Interested in attending medical school? Here are five specialties to look into

Medical School
July 27, 2022

Recently, the Association of American Medical Colleges reported that the United States is facing a physician shortage; in fact, it has been estimated that the United States could face an estimated shortage of 37,800 and 124,000 physicians by 2034 [1]. 

Predictably, the largest shortages are expected in primary care specialties such as family medicine, pediatrics, and geriatric medicine. In these specialties, the physician shortage range is expected to fall between 17,800 and 48,000. In stark contrast, medical specialties like cardiology, oncology, infectious diseases, and pulmonology are expected to face physician shortages in the range of 3,800 and 13,400. 

A few demographic trends have been noted for this phenomenon. One, an aging population is driving demand for health care services. By 2034, it is predicted that there will be a 42.4% increase in patients aged 65 and older. As the population grows older, large swathes of the physician workforce are also retiring, with more than two out of every five physicians becoming 65 or older and subsequently retiring or reducing their work hours.

In order to address this impending physician shortage in the United States, Congress has added 1,000 new Medicare-supported graduate medical education (GME) positions designed to provide health care providers for underserved communities across the nation. The Resident Physician Shortage Reduction Act of 2021 additionally adds 2,000 federally-supported medical residency positions annually for the next seven years [2]. These legislative moves are intended to improve care for rural, underserved, and uninsured communities and expand the number of licensed physicians in diverse geographic areas across the country. 

In this context, it is important for aspiring physicians to carefully consider the medical specialty they would like to go into. Here is a brief list of in-demand five medical specialties to explore:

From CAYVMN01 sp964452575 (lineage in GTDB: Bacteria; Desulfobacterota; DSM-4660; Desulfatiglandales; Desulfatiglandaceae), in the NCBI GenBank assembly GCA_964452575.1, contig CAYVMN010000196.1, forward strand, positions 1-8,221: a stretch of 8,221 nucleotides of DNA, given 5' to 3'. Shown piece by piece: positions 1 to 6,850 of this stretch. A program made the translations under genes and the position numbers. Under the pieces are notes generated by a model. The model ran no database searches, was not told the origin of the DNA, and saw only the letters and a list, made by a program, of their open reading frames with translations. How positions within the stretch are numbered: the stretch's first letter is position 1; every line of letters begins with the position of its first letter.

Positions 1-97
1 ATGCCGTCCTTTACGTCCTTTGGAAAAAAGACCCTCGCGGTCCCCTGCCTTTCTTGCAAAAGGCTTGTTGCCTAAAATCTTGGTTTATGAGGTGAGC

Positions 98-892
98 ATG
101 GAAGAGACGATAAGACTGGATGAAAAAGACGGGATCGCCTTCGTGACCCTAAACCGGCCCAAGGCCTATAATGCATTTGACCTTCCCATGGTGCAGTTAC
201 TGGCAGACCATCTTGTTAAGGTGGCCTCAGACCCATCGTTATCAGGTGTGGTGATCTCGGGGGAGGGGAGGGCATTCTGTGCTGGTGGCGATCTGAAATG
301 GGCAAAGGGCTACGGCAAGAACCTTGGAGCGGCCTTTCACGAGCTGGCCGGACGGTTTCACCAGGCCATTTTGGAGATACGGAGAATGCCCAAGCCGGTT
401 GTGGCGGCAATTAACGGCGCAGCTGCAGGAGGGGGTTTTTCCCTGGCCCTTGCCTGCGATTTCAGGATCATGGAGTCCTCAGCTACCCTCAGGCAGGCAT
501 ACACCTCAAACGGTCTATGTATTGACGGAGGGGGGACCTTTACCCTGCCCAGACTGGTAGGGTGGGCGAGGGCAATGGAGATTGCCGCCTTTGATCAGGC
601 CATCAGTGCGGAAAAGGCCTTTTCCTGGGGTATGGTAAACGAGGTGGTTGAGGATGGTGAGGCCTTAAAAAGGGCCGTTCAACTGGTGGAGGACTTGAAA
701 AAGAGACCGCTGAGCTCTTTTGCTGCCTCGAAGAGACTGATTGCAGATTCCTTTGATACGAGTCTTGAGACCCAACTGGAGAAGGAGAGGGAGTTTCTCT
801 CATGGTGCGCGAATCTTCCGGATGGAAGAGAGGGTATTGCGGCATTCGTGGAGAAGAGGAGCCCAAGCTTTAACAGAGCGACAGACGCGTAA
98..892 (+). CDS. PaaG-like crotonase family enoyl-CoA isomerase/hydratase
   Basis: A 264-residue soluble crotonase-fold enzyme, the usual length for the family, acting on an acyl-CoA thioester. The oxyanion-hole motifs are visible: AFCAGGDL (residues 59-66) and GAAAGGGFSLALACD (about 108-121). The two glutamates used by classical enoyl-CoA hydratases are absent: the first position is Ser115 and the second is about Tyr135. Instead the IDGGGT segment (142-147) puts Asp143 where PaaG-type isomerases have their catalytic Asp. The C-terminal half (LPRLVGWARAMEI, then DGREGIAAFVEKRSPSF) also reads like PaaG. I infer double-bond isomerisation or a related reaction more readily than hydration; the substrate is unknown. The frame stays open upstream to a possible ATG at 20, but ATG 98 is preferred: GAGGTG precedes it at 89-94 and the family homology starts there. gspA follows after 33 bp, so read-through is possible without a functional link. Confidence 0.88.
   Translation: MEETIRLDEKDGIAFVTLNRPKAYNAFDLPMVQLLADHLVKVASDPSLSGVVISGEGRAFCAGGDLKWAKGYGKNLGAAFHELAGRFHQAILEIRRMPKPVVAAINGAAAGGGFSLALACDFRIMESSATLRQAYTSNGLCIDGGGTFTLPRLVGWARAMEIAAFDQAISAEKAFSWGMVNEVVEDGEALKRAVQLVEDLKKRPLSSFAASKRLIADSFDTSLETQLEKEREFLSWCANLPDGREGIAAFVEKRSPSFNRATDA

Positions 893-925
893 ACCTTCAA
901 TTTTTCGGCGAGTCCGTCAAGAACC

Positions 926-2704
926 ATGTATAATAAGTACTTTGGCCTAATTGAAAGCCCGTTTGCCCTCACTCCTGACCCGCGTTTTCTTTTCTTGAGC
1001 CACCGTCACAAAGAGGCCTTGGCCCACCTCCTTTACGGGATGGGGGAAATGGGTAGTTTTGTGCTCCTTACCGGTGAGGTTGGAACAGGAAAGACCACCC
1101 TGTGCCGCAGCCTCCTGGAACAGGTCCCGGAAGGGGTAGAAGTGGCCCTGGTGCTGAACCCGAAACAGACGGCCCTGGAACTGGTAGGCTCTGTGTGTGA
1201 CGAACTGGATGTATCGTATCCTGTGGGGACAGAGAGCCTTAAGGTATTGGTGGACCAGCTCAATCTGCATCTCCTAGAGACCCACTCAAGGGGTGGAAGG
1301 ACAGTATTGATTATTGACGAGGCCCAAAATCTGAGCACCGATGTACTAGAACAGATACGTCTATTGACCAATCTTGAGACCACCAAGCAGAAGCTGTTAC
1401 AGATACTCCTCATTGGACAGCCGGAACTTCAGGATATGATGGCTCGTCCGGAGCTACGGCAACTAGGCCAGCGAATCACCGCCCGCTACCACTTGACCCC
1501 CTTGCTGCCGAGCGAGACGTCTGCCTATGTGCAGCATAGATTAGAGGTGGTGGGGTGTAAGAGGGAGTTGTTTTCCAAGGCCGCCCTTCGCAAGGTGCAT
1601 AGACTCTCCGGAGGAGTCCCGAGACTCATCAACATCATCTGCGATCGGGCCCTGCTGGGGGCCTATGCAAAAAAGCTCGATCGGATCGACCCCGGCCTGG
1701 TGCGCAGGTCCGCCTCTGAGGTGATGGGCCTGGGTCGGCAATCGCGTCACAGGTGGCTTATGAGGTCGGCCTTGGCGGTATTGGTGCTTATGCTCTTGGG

1. Critical Care

Critical care is one of 12 specialties that the AAMC projects a total shortage of 13,400 physicians by 2034. Also referred to as intensive care doctors, these physicians are charged with the task of caring for the most life-threatening cases. Interestingly, international medical graduates account for up to 40% of critical care physicians in the United States [3].  

  1. Infectious diseases 

According to a study in the Annals of Internal Medicine, approximately 80% of U.S. counties do not have infectious disease specialists [4]. According to data from the National Resident Matching Program  ID fellowships have had a significantly lower match rate compared to other specialties, with only 82% of available positions being filled. Up to 25% of fellowship programs have had empty slots compared to almost 100% of positions for specialties like cardiology, gastroenterology, and pulmonary disease [5].  

  1. Psychiatry

The U.S. Department of Health and Human Services estimates that the current psychiatrist workforce needs to increase by 2,800 to meet the demand for psychiatric care [6]. In the aftermath of the COVID-19 pandemic, 111 million Americans are expected to live in a psychiatry shortage area, with the current shortage of psychiatrists expected to fall between 14,280 and 31,109 by 2024. The disparity in mental health providers is stark between urban and rural states across the country; in New York State, there are approximately 612 psychiatrists per 100,000 people compared to fewer than one psychiatrist per 100,000 people in Idaho. The American Academy of Child and Adolescent Psychiatry provides a comprehensive map of practicing child and adolescent psychiatrists in the country [8]. This map quantitatively demonstrates the geographic distribution of 10,597 psychiatrists for 74,077,738 children under the age of 18. 

  1. Endocrinology

Like critical care, endocrinology is one of twelve medical specialties predicted to experience shortages in the next dozen years. By 2025, the shortage of adult endocrinologists will increase to 2,700 [8]. International medical graduates comprise 43% of the endocrinologist workforce in the United States. A key driver for increasing need for endocrinologists is the increasing prevalence of diabetes. In fact, endocrinologists rank 7th among physicians [9]. 

  1. Geriatrics 

According to the Health Resources and Services Administration of the U.S. Department of Health and Human Services, the next few years will bring a national shortage of geriatricians, up to 26,980 geriatricians by 2025. As seen with other specialties, the degree of shortage is highly dependent on geographic location; states on the Western side of the United States are expected to have a shortage of 14,530 geriatricians compared to 2,890 geriatricians in the northeast. 



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